Mask Maker (2010)
(18) Running time: 101 minutes
Director: Griff Furst,
Writers: Eric Miller, Jake Kennedy
Starring: Nikki Deloach, Stephen Colletti, Anabella Casanova
Reviewed by: Matt Wavish, official HCF critic
Mask Maker is a very safe, very familiar slasher flick that actually works. It borrows heavily from classics like Halloween, Friday the 13th and even The Texas Chainsaw Massacre, and even though it hardly brings anything new to the genre, there is a lot to enjoy.
A very simple plot see’s a young couple, Jennifer (Deloach) and Evan (Colletti) about to celebrate Jennifer’s birthday. In an attempt to give her something extra special, Evan has bought Jennifer a cheap house in the countryside next to some woods. The creepy old house needs a lot of work, and makes for a satisfying and unsettling setting as things begin to go wrong. Unknown to the couple, they awaken a buried madman from the grounds of the house, and this brute wants revenge, and he is gonna get it! We learn about the killers past through flashbacks, or Jennifer reading from a diary, and we learn of some dark and sinister happenings to a family who lived there. The killer has been buried near the house, but now he is free he will do everything he can to stop people interfering with it, and this cue’s plenty of stalk and slash moments, although more emphasis is on the stalk.
As with all good slasher’s, you need a good number of victims, and thankfully we get that as the couple’s friends come over to celebrate Jennifer’s birthday and renovate the house, and all become targets for the killer. The locals begin acting strange too, with old favourites like Michael Berryman and Treat Williams turning up to help creep out the viewer and the new occupants of the house with spooky stories, and warnings of bad things about to happen. The cast all do a pretty good job, with each character managing to actually make an impact and giving you someone to care about, something which can often be missed in slashers. The girls are all very pleasing on the eye, and are not at all bothered about showing off more than is required of them, and the guys thankfully don’t act as stupid as you would expect. The killer himself is a pretty cool creation, however is a complete blend of many different killers from horrors glorious past, so I suppose you could call this film a homage to what we all know and love.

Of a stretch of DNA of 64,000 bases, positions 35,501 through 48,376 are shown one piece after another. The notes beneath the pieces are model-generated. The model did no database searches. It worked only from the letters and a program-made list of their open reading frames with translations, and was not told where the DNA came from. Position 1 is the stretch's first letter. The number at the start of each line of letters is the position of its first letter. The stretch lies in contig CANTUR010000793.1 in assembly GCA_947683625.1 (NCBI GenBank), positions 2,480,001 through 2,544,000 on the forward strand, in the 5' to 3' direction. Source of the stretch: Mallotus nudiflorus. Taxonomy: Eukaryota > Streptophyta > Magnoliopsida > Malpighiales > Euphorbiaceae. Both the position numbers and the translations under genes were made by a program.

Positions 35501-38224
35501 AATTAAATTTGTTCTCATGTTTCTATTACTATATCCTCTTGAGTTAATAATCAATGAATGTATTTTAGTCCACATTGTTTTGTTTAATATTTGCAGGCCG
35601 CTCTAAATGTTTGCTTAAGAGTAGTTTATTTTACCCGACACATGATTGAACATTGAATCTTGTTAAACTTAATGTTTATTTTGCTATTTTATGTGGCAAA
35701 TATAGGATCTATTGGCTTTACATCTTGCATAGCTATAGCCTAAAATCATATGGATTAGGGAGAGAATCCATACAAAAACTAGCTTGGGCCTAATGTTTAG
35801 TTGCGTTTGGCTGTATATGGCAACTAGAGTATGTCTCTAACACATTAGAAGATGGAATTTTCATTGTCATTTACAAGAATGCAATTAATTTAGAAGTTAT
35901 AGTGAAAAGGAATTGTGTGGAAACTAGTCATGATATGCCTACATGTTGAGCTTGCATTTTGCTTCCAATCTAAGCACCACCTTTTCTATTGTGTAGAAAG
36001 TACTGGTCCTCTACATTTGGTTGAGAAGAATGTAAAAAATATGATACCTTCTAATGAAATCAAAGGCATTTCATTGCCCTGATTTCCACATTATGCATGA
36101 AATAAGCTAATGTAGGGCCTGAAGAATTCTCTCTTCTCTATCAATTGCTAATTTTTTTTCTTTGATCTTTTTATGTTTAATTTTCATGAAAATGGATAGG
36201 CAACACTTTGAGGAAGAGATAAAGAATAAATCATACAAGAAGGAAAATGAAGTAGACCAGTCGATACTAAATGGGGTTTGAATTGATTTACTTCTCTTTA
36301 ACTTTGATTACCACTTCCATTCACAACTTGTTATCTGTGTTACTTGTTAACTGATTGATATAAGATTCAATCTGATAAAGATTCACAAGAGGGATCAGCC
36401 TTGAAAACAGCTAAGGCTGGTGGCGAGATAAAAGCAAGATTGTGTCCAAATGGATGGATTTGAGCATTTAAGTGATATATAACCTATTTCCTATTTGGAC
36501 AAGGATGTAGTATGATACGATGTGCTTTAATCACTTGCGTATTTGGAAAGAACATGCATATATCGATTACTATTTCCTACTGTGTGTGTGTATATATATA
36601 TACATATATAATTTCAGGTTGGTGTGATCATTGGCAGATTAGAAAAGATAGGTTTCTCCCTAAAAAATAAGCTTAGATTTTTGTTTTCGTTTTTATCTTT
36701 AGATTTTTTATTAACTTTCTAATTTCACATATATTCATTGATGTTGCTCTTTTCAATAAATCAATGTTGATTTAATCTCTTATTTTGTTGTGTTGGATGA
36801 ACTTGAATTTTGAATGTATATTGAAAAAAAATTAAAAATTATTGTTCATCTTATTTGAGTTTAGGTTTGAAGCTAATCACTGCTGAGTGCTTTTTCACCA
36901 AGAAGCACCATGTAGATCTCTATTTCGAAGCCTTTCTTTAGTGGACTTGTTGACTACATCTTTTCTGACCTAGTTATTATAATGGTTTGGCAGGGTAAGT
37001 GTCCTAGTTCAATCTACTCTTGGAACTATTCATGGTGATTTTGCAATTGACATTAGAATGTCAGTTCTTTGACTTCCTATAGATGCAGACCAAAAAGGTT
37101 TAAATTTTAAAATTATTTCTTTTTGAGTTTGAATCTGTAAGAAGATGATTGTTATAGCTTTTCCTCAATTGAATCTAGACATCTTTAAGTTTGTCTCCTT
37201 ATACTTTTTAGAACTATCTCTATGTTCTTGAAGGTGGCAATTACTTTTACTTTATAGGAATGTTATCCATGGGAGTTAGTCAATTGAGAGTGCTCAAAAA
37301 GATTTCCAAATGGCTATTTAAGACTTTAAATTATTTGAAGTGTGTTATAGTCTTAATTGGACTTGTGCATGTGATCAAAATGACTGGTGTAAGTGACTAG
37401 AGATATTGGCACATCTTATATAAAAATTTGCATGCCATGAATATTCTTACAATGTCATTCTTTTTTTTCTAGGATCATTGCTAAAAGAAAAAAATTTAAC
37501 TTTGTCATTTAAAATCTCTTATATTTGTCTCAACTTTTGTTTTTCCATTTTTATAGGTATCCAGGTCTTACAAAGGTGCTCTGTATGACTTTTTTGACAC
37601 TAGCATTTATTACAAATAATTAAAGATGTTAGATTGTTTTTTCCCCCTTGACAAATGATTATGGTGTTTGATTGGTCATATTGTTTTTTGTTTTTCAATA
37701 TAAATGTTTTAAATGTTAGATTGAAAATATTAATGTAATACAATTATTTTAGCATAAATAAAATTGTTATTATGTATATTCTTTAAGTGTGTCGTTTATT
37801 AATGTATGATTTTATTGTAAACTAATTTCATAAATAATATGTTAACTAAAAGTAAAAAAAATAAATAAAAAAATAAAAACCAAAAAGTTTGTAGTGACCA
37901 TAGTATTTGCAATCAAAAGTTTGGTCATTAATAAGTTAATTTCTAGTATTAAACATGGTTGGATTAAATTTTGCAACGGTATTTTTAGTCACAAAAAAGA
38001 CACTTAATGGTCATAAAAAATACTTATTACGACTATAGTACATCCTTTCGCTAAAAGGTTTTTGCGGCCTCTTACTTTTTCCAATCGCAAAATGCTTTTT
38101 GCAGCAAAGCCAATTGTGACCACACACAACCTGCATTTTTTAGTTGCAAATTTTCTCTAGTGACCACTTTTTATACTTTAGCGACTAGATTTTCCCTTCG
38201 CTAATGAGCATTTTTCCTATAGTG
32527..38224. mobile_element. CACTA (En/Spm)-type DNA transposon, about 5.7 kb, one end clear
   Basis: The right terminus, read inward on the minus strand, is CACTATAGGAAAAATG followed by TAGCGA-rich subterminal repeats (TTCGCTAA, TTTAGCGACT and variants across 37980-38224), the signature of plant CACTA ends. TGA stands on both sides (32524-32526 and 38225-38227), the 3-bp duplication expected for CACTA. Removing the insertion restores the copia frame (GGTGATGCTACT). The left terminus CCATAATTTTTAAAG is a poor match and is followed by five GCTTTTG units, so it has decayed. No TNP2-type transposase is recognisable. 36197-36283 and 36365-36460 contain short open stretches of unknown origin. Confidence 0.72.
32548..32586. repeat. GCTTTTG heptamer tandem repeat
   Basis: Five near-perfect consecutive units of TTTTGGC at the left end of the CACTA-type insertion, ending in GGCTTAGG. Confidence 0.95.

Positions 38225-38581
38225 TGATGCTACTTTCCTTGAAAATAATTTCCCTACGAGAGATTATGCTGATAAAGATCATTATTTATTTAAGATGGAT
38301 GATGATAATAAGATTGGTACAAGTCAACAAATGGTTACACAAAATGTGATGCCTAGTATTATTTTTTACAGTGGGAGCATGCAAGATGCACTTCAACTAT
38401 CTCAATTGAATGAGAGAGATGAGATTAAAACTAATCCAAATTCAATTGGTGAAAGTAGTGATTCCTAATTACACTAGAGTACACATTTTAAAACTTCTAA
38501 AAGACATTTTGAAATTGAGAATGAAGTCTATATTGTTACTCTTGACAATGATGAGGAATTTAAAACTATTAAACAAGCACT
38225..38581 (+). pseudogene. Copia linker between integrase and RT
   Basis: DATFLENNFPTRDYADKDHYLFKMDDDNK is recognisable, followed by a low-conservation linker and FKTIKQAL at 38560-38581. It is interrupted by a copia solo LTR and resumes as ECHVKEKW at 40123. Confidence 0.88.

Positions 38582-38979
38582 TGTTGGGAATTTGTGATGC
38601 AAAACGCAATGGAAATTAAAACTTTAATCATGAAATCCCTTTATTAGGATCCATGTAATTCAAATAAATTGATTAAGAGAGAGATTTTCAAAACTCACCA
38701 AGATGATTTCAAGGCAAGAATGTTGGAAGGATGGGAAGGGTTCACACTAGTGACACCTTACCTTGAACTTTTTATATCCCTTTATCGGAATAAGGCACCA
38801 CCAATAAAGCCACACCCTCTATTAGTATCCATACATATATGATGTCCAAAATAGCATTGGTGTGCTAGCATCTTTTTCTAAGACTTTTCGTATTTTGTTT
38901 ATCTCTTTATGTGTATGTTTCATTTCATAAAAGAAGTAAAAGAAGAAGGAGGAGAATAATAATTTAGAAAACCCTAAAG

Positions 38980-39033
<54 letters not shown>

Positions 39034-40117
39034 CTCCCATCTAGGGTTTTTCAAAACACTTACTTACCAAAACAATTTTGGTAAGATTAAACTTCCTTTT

The setting works perfectly, and Mask Maker, oddly, seems more concerned with atmosphere and menace rather than all out gore and cheap shocks. This is a bold, brave move, and one which works to the films benefit. The film is not perfect, it doesn’t even stand head and shoulders above other a lot of other slasher films, but the ideas are here, and the director and writers clearly love their horror. Mask Maker was a total surprise for me, one I did not expect much from, but a horror that delivered much more than I was hoping for. The film is well written, although it does have its moments when it drags, but overall this is good, quality horror. Don’t go expecting much gore though, as much of the killing is either brief or off-screen, but don’t let that put you off. Go in with an open mind, you just might like it!